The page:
Background: Treatment guidelines recommend drug treatment to prevent fractures for some postmenopausal women who have low bone mass (osteopenia) but do not have osteoporosis or a history of clinical fractures. Objective: To estimate the societal costs and health benefits of alendronate drug treatment to prevent fractures in postmenopausal women with osteopenia. Design: Markov model with 8 health states: no fracture, post-distal forearm fracture, post-clinical vertebral fracture, post-radiographic (but clinically inapparent) vertebral fracture, post-hip fracture, post-hip and vertebral fractures, post-other fracture, and death. Data Sources: Population-based studies of age-specific fracture rates and costs, prospectively measured estimates of disutility after fractures, and the Fracture Intervention Trial of alendronate versus placebo to prevent fracture. Target Population: Postmenopausal women 55 to 75 years of age with femoral neck T-scores between -1.5 and -2.4. Time Horizon: Lifetime. Perspective: Societal. Interventions: Five years of alendronate therapy or no drug treatment. Outcome Measures: Costs, quality-adjusted life-years, and incremental cost-effectiveness ratios. Results of Base-Case Analysis: For women with no additional fracture risk factors, the cost per quality-adjusted life-year gained ranged from $70 000 to $332 000, depending on age and femoral neck bone density. Results of Sensitivity Analyses: Results were sensitive to changes in fracture risk reduction attributable to alendronate and alendronate cost. Limitations: Results apply only to postmenopausal white women residing in the United States. Conclusion: Alendronate therapy for postmenopausal women with femoral neck T-scores better than -2.5 and no history of clinical fractures or other bone mineral density-independent risk factors for fracture is not cost-effective, assuming U.S. costs of alendronate and currently available estimates of alendronate efficacy in osteopenic women.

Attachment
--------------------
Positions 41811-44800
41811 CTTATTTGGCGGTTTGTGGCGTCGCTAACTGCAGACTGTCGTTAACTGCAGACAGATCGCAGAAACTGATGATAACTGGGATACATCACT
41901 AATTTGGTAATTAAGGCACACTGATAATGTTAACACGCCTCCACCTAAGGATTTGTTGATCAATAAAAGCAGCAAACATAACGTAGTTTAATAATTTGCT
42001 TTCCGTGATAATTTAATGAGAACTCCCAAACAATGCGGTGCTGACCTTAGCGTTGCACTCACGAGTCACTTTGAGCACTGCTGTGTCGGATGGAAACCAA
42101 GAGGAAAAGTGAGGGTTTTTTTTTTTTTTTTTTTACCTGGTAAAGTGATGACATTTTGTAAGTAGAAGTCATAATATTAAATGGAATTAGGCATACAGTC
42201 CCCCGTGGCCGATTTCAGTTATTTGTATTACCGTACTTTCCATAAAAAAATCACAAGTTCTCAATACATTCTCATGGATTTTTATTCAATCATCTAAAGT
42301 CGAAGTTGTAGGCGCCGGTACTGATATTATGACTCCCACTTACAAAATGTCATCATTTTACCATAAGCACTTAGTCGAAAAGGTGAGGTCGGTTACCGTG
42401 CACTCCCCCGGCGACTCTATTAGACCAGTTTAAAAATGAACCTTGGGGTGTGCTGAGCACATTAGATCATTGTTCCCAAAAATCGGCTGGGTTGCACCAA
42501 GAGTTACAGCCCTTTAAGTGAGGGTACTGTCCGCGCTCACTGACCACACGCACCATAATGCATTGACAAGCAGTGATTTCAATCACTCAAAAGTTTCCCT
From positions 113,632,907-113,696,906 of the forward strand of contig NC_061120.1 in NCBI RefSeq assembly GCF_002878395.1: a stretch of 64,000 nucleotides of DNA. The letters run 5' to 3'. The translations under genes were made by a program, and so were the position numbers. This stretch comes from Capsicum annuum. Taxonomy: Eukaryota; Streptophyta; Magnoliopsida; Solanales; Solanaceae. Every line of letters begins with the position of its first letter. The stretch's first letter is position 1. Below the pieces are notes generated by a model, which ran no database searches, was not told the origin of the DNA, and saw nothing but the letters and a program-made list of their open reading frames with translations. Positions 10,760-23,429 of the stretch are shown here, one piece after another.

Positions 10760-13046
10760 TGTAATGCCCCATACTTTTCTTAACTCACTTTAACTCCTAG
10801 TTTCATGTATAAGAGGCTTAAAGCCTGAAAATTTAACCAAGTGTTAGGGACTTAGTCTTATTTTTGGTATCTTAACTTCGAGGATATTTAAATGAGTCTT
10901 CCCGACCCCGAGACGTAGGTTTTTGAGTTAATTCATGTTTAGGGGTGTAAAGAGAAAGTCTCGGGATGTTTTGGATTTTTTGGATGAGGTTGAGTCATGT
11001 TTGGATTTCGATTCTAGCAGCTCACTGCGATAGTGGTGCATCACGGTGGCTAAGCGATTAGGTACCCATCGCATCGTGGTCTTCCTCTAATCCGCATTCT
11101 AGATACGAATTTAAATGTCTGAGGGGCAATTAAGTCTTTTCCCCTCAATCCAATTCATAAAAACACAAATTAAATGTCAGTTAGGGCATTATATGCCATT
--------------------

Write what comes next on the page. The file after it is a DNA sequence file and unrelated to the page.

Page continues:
|Original language||English (US)|
|Number of pages||8|
|Journal||Annals of internal medicine|
|State||Published - May 3 2005|